suspended | 

Louth garda submitted false statement to ‘paper over her shortcomings’, court told

Julie McColgan (32) was serving as a probationary officer in Drogheda at the time

Drogheda Independent

A garda submitted a false statement ‘to paper over her shortcomings’ in the investigation of a crime, the district court has been told.

Julie McColgan (32) who was serving as a probationary officer in Drogheda at the time did not gain from what she did, it was accepted.

She has been suspended from the force and a separate parallel disciplinary procedure is taking place.

The defendant, of Bunn, Culkenny, Malin, Co. Donegal, pleaded guilty to a single charge that on a date unknown between 7 November 2019 and 22 November 2020 at Drogheda Garda Station she did make a false instrument to wit sign a statement knowing it to be false and purporting it to be that of Mr Eamon McGuigan and that subsequently, on 22 November 2020 she did commit this statement as part of an investigation file to Sgt Michael Parry Jones making him believe that this was a true statement of complaint made by Mr Eamon McGuigan with the intention that it be used to induce another person to accept it as genuine and by reason of so accepting the said instrument to do some act to the prejudice of that person or any other person.

Evidence was given that on 7 November 2019 Mr McGuigan withdrew €450 from an ATM in Drogheda and left without taking the money from the machine.

It transpired the cash had been removed by the next customer.

He went to the garda station to make a complaint and was dealt with by Ms McColgan at the public counter.

Superintendent Michelle Baker who investigated the matter said that Mr McGuigan was led to believe by the defendant that there were difficulties obtaining CCTV footage and that the investigation was not progressing satisfactorily which was at variance with what he understood from the bank.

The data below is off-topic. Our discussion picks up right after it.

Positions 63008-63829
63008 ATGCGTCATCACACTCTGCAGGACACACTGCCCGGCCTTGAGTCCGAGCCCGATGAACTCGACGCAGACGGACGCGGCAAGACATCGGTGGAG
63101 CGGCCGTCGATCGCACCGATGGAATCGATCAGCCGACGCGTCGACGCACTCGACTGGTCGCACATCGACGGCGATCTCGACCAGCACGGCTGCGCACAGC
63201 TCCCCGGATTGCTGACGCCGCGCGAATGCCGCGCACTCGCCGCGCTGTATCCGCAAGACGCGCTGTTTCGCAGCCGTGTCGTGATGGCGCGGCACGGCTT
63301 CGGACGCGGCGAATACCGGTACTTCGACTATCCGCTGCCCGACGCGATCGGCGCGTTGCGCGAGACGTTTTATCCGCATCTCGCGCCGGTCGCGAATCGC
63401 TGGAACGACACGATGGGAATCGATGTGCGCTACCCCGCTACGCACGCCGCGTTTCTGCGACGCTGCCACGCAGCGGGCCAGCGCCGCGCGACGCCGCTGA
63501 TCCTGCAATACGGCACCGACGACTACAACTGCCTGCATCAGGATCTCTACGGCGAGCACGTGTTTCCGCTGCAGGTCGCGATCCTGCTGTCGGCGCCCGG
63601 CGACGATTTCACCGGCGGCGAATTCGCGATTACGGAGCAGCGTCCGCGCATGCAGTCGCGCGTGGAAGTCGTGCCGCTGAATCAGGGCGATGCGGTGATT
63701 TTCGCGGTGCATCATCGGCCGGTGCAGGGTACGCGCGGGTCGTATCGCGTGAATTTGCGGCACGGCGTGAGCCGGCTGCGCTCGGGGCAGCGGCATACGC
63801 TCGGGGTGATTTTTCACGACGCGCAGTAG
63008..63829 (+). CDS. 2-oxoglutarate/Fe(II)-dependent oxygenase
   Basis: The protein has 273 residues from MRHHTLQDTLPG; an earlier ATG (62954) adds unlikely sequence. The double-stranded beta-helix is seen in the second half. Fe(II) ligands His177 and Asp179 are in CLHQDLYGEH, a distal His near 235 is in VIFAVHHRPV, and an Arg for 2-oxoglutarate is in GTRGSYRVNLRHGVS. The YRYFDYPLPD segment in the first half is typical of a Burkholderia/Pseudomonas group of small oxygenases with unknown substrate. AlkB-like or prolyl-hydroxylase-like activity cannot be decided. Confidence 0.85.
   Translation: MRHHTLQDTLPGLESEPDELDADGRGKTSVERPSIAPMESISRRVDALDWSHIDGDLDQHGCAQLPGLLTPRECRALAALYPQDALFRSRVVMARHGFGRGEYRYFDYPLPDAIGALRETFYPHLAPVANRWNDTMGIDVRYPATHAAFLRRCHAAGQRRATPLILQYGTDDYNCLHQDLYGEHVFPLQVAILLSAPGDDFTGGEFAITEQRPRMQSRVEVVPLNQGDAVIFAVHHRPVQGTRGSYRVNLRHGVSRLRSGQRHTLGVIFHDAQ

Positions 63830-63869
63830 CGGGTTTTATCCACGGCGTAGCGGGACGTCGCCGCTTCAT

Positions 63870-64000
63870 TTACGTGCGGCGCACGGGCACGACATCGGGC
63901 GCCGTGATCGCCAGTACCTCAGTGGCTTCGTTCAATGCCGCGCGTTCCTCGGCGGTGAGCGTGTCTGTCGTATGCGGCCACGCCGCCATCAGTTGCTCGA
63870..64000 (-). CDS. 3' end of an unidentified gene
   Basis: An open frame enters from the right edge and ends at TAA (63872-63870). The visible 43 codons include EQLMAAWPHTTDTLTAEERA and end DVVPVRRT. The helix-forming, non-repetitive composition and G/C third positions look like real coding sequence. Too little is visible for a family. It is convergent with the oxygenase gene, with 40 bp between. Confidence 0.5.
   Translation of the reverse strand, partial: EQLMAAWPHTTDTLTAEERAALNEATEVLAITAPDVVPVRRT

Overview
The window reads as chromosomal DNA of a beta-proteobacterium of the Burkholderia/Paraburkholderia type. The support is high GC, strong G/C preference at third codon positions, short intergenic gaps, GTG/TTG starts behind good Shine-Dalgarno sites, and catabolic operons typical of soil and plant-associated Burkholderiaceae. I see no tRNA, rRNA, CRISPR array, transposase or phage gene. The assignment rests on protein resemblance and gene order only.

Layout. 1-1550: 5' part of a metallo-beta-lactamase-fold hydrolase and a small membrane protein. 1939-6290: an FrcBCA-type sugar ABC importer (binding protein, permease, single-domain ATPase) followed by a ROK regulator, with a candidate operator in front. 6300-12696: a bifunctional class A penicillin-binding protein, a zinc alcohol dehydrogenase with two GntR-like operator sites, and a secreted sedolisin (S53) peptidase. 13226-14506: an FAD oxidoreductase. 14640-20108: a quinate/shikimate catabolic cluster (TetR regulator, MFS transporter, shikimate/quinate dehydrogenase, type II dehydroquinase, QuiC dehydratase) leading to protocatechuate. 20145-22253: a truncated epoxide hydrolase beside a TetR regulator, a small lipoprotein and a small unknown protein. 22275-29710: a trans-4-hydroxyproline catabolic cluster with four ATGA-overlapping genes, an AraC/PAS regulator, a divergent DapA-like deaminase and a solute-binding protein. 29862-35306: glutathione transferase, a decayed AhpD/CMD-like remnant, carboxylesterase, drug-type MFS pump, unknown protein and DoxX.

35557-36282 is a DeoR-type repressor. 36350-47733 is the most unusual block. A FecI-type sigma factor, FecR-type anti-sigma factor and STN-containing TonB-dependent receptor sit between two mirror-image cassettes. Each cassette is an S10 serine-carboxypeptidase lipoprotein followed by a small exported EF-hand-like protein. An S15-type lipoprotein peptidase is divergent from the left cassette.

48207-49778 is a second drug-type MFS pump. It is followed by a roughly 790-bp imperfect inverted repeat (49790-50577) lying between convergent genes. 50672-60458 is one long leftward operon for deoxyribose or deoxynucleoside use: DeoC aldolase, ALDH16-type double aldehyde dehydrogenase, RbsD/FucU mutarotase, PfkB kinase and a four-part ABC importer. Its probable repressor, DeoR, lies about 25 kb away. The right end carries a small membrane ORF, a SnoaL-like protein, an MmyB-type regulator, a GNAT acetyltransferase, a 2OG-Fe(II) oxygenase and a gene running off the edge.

Ms McColgan submitted a file to her supervising officer that no CCTV was available and a statement purporting to be from Eamon McGuigan. It was not his signature on that statement.

Supt Baker continued she twice interviewed the defendant by arrangement. She declined to comment when it was suggested she forged the signature and she complained of pressure and a lack of support from her superiors.

The superintendent added what Ms Colgan did was ‘a way of papering over her shortcomings’. The victim was constantly contacting her and it ‘forced her to do something’.

Judge McKiernan heard that when the original crime was reinvestigated the money was recovered and returned to Mr McGuigan.

CCTV was available and led to the successful identification of the culprit who was dealt with by way of adult caution.

Cross-examined by barrister David Staunton, Supt Baker said Julie McColgan was a reasonably inexperienced garda and had been on probation for about nine months at the time.

Regarding this matter, some of her record-keeping was not accurate. She didn’t investigate the case properly.

Mr Staunton said his client made a foolish decision. It was an attempt to cover up a failing in the workplace and because she was a garda it was serious.

It constituted ignominy for the defendant and a ‘fall from grace’.

Counsel added his client was previously a garda reserve and got accepted to the Gardaí, passing out in 2019.

In 2018 she suffered the recurrence of a medical issue and underwent surgery for a cancerous tumour of the brain in July 2021 which had a significant impact on her.

Judge McKiernan remarked it was a ‘very unusual case’.

She put it back to 13 February next for a probation report and finalisation.


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